Foods like fruits, vegetables, coffee, tea, wine, yogurt and buttermilk can increase the diversity of bacteria in a person’s intestines. And that diversity can help ward off illness, said Dr. Jingyuan Fu, senior author of one of the studies.
Now another idea I’ve talked about is the idea that carbs are bad. The report notes…
On the other hand, foods containing loads of simple carbohydrates appear to reduce bacterial diversity in the gut, Fu and colleagues found. These include high-fat whole milk and sugar-sweetened soda.
That’s a bit of an odd statement about milk. To my understanding, milk’s “high fatness” has nothing to do with its carb content which appears to be the problem. But I could be wrong.
Also advised: be wary of antibiotocs.
Johnson added that medicines can have the same effect, and antibiotics actually can kill off some important strains of gut bacteria. “One dose of an antibiotic may disrupt your gut bacteria for a year,” he said.
Now, I’m the first to admit that we don’t really understand the gut biome and they may be reversing all this advice in a few years, but this is what’s being said right now. And as an avid coffee and wine drinker, I couldn’t be happier (unless I had more wine.)
January 18th, 2016 by Wil
I caught a bit of the final Democratic primary debate last night. One question popped that I was not expecting, asking what the nominees would do about the heroin epidemic.
I wasn’t aware we were in the middle of a heroin epidemic and I remember being underwhelmed by the numbers present in the last one, during the grunge-filled 90s. So what are the details? This CNN article says…
In general, drug overdose deaths have been on the rise for the past two decades, but the number of deaths from heroin use is up by 39%.
That means 5,927 people died after using heroin in 2012 and that number jumped to 8,260 deaths in 2013. Those are the latest numbers available.
And to give context…
For perspective: The number of people dying after abusing drugs is higher than the number of people killed in traffic accidents.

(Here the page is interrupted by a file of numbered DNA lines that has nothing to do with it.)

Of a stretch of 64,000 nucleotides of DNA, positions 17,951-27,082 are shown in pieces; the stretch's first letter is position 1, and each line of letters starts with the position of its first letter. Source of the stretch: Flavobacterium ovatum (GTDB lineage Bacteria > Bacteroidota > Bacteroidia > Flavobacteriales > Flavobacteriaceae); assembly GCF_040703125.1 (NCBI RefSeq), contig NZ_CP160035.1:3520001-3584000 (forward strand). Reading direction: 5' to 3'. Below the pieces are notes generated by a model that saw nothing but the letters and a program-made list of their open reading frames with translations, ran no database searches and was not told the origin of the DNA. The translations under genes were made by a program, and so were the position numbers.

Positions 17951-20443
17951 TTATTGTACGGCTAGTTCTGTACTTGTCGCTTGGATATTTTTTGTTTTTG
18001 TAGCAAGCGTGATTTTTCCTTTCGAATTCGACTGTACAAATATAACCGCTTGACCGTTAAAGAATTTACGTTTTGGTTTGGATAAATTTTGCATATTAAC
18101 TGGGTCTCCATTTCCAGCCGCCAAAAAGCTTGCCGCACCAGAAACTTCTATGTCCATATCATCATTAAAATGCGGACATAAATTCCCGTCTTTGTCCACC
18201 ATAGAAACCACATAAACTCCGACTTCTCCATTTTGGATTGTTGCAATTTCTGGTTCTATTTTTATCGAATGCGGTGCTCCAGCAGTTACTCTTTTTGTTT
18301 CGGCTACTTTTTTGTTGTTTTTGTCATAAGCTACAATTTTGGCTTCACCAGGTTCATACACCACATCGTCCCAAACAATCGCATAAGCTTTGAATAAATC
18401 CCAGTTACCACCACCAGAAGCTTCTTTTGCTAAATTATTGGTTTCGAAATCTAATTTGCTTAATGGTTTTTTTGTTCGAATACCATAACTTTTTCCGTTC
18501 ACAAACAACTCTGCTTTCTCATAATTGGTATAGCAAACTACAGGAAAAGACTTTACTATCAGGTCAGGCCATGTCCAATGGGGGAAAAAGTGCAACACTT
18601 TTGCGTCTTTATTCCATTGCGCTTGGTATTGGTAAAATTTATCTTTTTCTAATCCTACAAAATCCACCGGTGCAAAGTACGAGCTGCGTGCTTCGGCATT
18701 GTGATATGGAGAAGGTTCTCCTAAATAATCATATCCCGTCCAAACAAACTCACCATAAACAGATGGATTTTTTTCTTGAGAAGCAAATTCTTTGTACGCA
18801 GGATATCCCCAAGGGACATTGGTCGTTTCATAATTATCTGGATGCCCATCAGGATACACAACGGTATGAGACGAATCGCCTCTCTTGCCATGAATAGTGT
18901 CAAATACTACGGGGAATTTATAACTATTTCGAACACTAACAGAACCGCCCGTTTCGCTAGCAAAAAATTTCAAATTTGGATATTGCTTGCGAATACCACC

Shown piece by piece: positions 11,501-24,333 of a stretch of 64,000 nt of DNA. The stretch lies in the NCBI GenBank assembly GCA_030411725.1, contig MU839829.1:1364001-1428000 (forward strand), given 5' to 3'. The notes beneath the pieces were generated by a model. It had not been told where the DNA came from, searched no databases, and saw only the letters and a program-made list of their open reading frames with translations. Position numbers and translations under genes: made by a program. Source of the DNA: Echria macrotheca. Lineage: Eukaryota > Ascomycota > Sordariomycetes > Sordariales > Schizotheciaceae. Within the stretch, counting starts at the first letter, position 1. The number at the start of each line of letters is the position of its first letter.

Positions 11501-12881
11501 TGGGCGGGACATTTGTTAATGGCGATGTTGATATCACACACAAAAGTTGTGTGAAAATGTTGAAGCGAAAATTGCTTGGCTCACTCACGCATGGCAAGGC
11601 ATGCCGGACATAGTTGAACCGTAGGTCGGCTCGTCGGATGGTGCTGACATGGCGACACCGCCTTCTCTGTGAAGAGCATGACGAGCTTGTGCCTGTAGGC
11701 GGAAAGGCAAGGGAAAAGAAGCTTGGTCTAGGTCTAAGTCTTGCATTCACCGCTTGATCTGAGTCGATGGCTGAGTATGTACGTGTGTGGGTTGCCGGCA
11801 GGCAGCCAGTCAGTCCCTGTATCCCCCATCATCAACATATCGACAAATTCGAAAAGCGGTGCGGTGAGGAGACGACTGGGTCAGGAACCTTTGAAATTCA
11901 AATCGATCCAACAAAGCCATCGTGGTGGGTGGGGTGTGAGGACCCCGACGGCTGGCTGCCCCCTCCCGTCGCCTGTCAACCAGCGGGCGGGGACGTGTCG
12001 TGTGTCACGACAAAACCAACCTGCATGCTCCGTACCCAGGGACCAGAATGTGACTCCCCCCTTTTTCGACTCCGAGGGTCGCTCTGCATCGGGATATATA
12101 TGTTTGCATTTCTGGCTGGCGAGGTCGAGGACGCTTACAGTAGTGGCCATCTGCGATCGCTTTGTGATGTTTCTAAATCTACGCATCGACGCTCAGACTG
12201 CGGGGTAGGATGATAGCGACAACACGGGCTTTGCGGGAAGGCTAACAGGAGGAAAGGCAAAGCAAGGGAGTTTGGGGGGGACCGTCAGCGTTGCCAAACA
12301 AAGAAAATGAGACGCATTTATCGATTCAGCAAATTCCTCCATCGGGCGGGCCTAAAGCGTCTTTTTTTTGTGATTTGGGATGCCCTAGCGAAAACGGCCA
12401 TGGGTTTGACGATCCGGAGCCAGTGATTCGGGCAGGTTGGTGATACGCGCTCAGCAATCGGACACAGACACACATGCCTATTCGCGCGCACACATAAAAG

Well, waitasec… they mean the total number of people dying from any type of drug (not just heroin) is higher than traffic fatalities? That’s what I will presume though they never in the article actually provide that number.
Of course, if you know me, you know I feel the “let’s compare fatalities from X to traffic fatalities” to be disingenuous as traffic fatalities have gone down substantially in recent decades. (Check out the graph titled “Trends in Automobile Fatalities” on this page.) As I always say, we ought to celebrating that auto fatalities have gotten so low as opposed to using the new lower number to make comparisons.
One final ironic point made in the CNN article. Efforts to prevent people from getting legal opioids may be what driving them to heroin.
Federal, state and local governments have been cracking down on illegal prescription drug sales with some success, according to the Journal study. That may have a connection to the rise in problems with heroin.
Law enforcement has shut down many pill mills. Governments have created rules that tighten prescription practices. Drug manufacturers have been creating more abuse-deterrent versions of their drugs.
All this effort to stop prescription drug abuse has made it much more of a challenge for addicts to get their drug of choice.
That may mean they turn to heroin, a drug that gives users a similar kind of high, but can be cheaper and now may be easier to get, according to the Journal study.
December 31st, 2015 by Wil
It’s been a while since I’ve written on the theories of Dr. John Sarno who argues that much of physical pain and distress is caused by the upset mind. (I have to concede I don’t really believe in a “mind” anymore, at least as an entity in any way unattached from the brain, but the word will have to do.) I’m reading through Oliver Sacks’ autobiography and he makes some rather Sarno-esque observations. Sacks started out working at a migraine clinic and had a patient who had recurring migraines every Sunday. Via a pill, Sacks managed to banish the migraines. But they were then replaced with asthma. He offered to give the patient something for the asthma, but…
“No,” he replied. “I’ll just get something else…”
“Do you think I need to be ill on Sundays?”
I [Sacks] was taken aback by his worlds but I said, “Let’s discuss it.”
We then spent two months exploring his putative need to be ill on Sundays. As we did, his migraines got less and less intrusive and finally more or less disappeared. For me, this was an example of how unconscious motives may sometimes ally themselves to physiological propensities, of how one cannot abstract an ailment or it’s treatment from the whole pattern, the context, the economy of someone’s life.
This kind of talking cure is exactly the sort of thing Sarno recommended to his patients. It’s always interested to see these ideas mention by a different source.
December 2nd, 2015 by Wil
I’m never one to miss a chance to tout the benefits of various maligned substances such as coffee and wine (and heroin!) Time mag reports that coffee may offer some protection against Type 2 Diabetes.